First, it should be emphasized that North Slope Inupiaq women are not part of an urban underclass. The majority have stable incomes from employment or craft production and are homeowners. Second, as the most recent migrants from Alaskan Native communities to the city, they came in response to the opportunities that grew out of the Alaska Native Claims Settlement Act in 1971 and the flow of oil monies into the state. Third, fully 70% of North Slope Inupiat in Anchorage during this time period were women. E ight of the women were employed in organizations created by North Slope governmental services or private village and regional corporations that had offices in Anchorage. Others worked in a variety of administrative support and social services or earned mo ney in craft production. The focus of the research was on households and everyday life to illuminate issues related to gender and culture.

One rich and complex aspect of urban Inupiaq life is sharing. It is founded on a distinctive concept of the self and social relations which is fundamental to their definitions of what it means to be Inupiat. The statement "we are a sharing people," is a m easure of one's humanness in relation to others. Women are more involved in sharing or mutual aid networks in the city than men. Those who have children or are older are most active, with households being the center. However, a few men are involved in mut ual aid for child care and various repair skills. Women who are in professional and managerial positions are less likely to sustain active networks than those in craft, administrative support and social service occupations.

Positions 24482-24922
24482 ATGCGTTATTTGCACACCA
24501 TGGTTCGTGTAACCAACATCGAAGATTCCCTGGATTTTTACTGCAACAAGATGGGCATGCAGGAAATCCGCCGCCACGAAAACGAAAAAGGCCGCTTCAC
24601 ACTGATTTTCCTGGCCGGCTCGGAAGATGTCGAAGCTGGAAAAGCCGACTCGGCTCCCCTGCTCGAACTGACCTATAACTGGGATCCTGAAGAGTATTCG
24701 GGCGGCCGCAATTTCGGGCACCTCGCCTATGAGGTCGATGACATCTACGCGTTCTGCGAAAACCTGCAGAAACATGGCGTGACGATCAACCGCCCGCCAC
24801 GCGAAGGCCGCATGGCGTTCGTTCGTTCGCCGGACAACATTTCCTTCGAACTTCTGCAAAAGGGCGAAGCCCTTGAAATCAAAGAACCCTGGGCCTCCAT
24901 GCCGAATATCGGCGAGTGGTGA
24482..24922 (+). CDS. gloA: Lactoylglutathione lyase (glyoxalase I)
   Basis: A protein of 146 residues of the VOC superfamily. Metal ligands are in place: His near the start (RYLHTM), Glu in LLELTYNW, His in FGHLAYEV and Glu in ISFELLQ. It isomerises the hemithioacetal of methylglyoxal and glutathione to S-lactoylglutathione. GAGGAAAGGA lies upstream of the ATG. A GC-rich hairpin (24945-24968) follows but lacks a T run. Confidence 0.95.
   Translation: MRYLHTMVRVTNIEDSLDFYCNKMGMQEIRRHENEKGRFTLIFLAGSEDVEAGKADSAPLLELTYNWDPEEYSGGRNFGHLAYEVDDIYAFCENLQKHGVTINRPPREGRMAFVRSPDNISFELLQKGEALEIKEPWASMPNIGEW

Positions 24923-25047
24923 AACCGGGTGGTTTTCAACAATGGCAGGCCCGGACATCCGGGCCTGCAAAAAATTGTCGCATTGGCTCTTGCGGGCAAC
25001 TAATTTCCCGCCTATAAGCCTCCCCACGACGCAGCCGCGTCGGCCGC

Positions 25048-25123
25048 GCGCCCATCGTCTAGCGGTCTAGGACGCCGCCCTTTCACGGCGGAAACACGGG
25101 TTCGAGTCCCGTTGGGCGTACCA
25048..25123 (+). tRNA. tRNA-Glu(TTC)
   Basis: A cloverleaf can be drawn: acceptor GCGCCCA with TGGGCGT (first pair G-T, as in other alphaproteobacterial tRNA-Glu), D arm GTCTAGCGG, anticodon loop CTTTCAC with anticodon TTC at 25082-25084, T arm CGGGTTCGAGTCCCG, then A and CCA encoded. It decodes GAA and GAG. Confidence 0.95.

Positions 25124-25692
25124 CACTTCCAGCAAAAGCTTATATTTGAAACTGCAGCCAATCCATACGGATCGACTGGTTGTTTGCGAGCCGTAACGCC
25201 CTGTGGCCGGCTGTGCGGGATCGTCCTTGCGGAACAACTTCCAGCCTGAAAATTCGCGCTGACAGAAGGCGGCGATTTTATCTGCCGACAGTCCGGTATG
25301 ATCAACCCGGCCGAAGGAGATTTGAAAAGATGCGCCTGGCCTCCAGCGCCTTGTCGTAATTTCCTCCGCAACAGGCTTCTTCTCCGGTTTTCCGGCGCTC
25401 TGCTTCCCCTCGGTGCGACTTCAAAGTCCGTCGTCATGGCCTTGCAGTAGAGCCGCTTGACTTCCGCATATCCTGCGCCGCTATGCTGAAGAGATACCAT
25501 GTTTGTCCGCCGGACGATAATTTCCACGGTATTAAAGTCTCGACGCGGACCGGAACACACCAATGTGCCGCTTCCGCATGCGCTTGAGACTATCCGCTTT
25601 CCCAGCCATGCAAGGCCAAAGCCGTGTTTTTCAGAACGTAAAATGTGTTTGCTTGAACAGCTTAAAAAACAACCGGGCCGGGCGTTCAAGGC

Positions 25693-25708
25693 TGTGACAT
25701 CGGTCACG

A network of three people is too small since the intensity can be burdensome with so few. It is usually too large if there are a dozen. Mutual aid is based on sociability, as frequent face-to-face visiting is integral to it. Hence, it is difficult to ma intain close ties with so many. Also, Inupiat are scattered throughout the city and getting about is time-consuming. Usually those involved in a network are of approximately the same age, although elders hold a unique place in urban Native life because th ey are a valued source of knowledge and advice. Also, it is good to have diversity in a network. Hence, competency and specialization are important qualities to incorporate. This includes transportation, child care, food, an occasional loan, some practica l skill, and wisdom.

Networks are not established in any automatic way, nor are they unproblematic. They involve judicious decision making. Usually sharing takes place between kin or, sometimes, fictive kin who may be friends from school or the workplace. The process is very selective. For example, just being kin is not sufficient to claim a place. Inclusion in mutual aid is an achieved, not an ascribed, status. Common experiences, similar perspectives on life, and insights as to how a person handles the complexities of her l ife are aids in deciding who is a likely candidate for sharing. Upon joining a network there is no formal agreement. Women just begin to help each other out and the relationship is cemented over time. Networks change as people move away, or one person is eliminated for not being dependable or for taking advantage of another.